It is important that Xgeva (Denosumab) be used exactly as recommended by your doctor. If you miss an appointment to receive Xgeva (Denosumab), contact your doctor as soon as possible to reschedule your appointment. If you are injecting Xgeva (Denosumab) yourself and miss a dose, use it as soon as you remember. If you are not sure what to do after missing a dose, contact your doctor or pharmacist for advice.
Xgeva (Denosumab) is stored in the refrigerator, protected from light and temperatures above 25°C. Do not allow Xgeva (Denosumab) to freeze. Keep it out of the reach of children. When removed from the refrigerator, it can also be stored at room temperature for 30 days. It should be allowed to reach room temperature before injecting. Do not shake Xgeva (Denosumab).
Do not dispose of medications in wastewater (e.g. down the sink or in the toilet) or in household garbage. Ask your pharmacist how to dispose of medications that are no longer needed or have expired.
Many medications can cause side effects. A side effect is an unwanted response to a medication when it is taken in normal doses. Side effects can be mild or severe, temporary or permanent.
The side effects listed below are not experienced by everyone who takes Xgeva (Denosumab). If you are concerned about side effects, discuss the risks and benefits of Xgeva (Denosumab) with your doctor.
The following side effects have been reported by at least 1% of people taking Xgeva (Denosumab). Many of these side effects can be managed, and some may go away on their own over time.
Contact your doctor if you experience these side effects and they are severe or bothersome. Your pharmacist may be able to advise you on managing side effects.
Although most of these side effects listed below don't happen very often, they could lead to serious problems if you do not check with your doctor or seek medical attention.
Check with your doctor as soon as possible if any of the following side effects occur:
Stop taking the medication and seek immediate medical attention if any of the following occur:
Some people may experience side effects other than those listed. Check with your doctor if you notice any symptom that worries you while you are taking Xgeva (Denosumab).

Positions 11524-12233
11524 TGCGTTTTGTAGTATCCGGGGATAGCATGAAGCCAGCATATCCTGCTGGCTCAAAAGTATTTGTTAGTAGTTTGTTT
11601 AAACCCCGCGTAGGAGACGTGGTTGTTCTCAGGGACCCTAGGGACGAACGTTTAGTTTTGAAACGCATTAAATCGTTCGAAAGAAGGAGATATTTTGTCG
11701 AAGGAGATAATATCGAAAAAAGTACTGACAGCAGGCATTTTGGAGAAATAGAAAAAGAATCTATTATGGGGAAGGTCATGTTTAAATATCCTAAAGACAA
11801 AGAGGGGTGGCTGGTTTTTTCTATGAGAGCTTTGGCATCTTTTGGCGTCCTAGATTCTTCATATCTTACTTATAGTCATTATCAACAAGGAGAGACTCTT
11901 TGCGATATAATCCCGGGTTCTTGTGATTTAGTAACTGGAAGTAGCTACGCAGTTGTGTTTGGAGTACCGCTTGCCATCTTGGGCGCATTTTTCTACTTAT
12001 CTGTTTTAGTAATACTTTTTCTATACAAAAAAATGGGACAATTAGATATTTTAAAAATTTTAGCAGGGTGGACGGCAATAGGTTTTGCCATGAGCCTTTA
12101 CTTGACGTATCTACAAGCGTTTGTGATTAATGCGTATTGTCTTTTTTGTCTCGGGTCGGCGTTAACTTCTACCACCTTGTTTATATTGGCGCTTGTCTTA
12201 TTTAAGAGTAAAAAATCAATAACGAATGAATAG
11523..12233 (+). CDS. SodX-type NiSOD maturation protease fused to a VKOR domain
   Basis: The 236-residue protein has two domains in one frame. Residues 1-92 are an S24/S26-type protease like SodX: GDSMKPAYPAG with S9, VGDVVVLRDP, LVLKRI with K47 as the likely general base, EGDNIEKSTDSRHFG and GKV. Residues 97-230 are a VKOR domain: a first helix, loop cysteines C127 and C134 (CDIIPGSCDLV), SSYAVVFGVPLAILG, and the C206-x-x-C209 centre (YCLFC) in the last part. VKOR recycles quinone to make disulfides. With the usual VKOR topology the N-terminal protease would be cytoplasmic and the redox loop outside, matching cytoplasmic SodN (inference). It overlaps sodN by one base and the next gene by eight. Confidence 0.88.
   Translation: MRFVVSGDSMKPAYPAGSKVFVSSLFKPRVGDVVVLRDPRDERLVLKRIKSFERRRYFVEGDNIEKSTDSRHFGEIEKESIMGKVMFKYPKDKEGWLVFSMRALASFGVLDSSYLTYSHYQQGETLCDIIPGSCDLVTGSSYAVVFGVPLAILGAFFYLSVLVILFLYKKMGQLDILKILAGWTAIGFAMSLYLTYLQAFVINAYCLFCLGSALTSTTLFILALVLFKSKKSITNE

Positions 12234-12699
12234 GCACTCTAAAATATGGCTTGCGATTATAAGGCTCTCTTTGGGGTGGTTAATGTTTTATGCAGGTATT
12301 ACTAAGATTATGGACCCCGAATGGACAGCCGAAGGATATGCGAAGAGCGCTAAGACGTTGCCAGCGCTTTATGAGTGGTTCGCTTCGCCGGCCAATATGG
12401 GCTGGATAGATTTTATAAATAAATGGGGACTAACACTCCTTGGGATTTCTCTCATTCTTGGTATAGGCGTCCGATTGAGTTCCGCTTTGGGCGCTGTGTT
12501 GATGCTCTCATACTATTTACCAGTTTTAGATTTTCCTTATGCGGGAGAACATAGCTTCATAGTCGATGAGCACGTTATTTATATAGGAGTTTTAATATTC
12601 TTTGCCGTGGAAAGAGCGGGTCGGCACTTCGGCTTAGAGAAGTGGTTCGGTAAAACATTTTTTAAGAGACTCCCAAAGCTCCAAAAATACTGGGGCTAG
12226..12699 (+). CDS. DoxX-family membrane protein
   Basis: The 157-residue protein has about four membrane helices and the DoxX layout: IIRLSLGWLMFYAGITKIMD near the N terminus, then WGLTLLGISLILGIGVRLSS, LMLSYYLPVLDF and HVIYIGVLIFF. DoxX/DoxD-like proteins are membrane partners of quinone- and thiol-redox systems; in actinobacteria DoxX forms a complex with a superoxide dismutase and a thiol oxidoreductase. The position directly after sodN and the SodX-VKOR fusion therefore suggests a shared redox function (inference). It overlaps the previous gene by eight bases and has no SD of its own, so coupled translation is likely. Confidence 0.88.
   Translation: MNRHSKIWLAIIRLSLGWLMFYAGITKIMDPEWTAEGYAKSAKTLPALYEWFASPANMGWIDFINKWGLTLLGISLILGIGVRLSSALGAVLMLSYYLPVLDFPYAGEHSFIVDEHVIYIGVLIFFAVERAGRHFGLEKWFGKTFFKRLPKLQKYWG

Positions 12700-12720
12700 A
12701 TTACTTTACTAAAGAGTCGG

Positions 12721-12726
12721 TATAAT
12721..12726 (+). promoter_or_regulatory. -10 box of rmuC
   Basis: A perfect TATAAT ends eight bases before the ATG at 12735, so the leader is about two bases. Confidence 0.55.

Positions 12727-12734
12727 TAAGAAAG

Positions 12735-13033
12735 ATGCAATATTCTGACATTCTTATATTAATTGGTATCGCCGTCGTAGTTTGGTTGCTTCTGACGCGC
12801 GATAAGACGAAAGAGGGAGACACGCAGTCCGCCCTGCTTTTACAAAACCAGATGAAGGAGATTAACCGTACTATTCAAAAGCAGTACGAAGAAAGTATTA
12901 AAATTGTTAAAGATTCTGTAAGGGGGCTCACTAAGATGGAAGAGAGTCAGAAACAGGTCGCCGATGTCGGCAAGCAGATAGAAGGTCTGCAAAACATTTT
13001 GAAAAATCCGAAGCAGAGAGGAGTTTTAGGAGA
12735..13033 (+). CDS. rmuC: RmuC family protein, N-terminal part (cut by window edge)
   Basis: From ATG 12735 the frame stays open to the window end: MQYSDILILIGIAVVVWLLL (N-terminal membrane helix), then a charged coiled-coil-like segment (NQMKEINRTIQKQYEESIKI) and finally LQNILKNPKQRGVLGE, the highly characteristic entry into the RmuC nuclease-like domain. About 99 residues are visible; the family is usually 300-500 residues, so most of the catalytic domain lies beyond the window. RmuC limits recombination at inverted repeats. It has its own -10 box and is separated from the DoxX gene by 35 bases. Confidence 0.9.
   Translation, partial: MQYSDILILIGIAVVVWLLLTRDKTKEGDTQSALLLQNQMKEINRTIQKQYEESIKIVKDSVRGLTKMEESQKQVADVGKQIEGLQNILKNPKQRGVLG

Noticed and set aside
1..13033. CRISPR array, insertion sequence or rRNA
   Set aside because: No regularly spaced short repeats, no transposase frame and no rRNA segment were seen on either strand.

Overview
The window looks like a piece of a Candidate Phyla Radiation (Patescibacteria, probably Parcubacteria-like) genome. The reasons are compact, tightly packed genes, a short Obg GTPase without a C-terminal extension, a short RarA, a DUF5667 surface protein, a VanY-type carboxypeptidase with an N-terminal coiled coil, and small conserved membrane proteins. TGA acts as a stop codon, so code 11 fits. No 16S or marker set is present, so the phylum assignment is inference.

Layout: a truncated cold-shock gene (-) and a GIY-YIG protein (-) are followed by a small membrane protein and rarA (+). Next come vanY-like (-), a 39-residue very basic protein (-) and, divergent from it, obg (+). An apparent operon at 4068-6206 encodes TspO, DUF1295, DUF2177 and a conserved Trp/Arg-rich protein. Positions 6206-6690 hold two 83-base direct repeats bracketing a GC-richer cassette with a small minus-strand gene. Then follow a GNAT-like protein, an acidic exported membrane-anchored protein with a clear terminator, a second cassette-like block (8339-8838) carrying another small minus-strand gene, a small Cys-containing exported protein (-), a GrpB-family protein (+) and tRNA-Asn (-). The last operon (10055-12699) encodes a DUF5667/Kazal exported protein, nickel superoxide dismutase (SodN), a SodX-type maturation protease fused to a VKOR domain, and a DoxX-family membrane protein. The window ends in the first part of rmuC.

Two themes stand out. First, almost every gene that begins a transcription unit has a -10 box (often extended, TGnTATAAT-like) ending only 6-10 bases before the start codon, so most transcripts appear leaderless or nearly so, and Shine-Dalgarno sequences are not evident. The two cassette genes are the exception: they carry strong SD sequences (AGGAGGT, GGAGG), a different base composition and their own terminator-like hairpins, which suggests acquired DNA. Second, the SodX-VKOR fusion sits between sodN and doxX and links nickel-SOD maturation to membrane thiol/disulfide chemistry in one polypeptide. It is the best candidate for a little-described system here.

Our pharmacists are happy to answer your questions. Get in touch by text, live chat, phone or email. We're standing by 7 days a week.
Each single-use vial containing 1.7 mL of a sterile, preservative-free, clear, colourless-to-slightly yellow solution, formulated at pH 5.2, contains 120 mg of Xgeva (Denosumab). Nonmedicinal ingredients: sorbitol, acetate, water for injection (USP), and sodium hydroxide to a pH of 5.2.
Do not use Xgeva (Denosumab) if you:
Your medication is delivered directly to you at no added cost. We even offer same-day delivery in select locations.
There may be an interaction between Xgeva (Denosumab) and any of the following:
If you are taking any of these medications, speak with your doctor or pharmacist. Depending on your specific circumstances, your doctor may want you to:
An interaction between two medications does not always mean that you must stop taking one of them. Speak to your doctor about how any drug interactions are being managed or should be managed.
Medications other than those listed above may interact with Xgeva (Denosumab). Tell your doctor or prescriber about all prescription, over-the-counter (non-prescription), and herbal medications you are taking. Also tell them about any supplements you take. Since caffeine, alcohol, the Nicotine from cigarettes, or street drugs can affect the action of many medications, you should let your prescriber know if you use them.